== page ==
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Anyone can be an investor

Smart investing isn't just for the big shots. Learn about the simple guidelines that make investing easy for everyone. Investments are subject to risk.



Investment glossary

Here are some commonly used investment terms and what they mean.


Any property that has monetary value. Personal assets include securities, real estate, jewelry, and bank accounts.

Asset allocation

The apportioning of investment dollars among various asset classes, such as short-term reserves, bonds, and stocks. (For example, 60% stocks, 40% bonds). Also known as an investment mix.


A debt security (IOU) issued by a corporation, government, or government agency in exchange for the money the bondholder lends it. In most instances, the issuer agrees to pay back the loan by a specific date and make regular interest payments until that date.


Assets represented by currency, bank balances, checks, or money orders.


Money placed in an IRA, an employer-sponsored retirement plan, or other retirement plan for a particular tax year. Contributions may be deductible or nondeductible, depending on the type of account.

Expense ratio

A mutual fund's annual operating expenses expressed as a percentage of average net assets. The expense ratio includes management fees, administrative fees, and any marketing and distribution fees (also known as asset-based sales charges). Expense ratios, which directly reduce returns to investors, do not take into account loads, redemption fees, or purchase or transaction fees.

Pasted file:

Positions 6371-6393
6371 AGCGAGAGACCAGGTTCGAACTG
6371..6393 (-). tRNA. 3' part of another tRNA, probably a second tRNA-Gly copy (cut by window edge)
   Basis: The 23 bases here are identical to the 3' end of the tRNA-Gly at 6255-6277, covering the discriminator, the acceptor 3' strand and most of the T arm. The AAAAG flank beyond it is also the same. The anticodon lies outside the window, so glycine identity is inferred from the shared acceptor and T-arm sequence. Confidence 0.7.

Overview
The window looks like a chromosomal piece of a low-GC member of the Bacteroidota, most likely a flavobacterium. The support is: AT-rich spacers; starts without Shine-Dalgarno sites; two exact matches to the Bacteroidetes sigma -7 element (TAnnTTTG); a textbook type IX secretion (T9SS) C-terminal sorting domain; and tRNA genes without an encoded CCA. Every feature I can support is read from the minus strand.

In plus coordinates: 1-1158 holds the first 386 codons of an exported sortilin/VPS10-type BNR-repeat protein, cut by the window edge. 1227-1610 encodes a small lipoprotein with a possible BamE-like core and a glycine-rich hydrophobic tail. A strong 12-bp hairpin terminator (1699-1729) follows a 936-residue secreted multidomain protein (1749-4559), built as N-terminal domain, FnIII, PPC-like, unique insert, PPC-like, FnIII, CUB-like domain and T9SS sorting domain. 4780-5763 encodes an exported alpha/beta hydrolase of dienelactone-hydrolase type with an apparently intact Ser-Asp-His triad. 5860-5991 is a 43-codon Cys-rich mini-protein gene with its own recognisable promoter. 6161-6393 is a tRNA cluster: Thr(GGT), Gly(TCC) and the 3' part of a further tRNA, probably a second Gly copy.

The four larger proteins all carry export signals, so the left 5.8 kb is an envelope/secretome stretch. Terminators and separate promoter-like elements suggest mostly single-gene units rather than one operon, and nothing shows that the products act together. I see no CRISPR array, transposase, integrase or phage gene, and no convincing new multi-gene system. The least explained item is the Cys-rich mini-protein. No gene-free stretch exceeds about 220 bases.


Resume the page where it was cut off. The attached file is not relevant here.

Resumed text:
An unmanaged group of securities whose overall performance is used as a standard to measure investment performance.

Investment mix

See asset allocation.


An investment strategy based on predicting market trends. The goal is to anticipate trends, buying before the market goes up and selling before the market goes down.

Mutual fund

An investment company that pools the money of many shareholders and invests it in a variety of securities in an effort to achieve a specific objective over time.


All the securities held by a mutual fund or the total investment holdings of an individual or an institution.


A portfolio maintenance task that brings the levels of stocks and bonds in your portfolio back to your original target asset allocation.

Risk tolerance

An investor's ability or willingness to endure declines in the prices of investments while waiting for them to increase in value.


Stocks, bonds, money market instruments, and other investment vehicles.


A security that represents part ownership, or equity, in a corporation. Each share of stock is a proportional stake in the corporation's assets and profits, some of which could be paid out as dividends.

Target asset allocation

The mix of stocks, bonds, and short-term reserves that is ideal, based on your circumstances.


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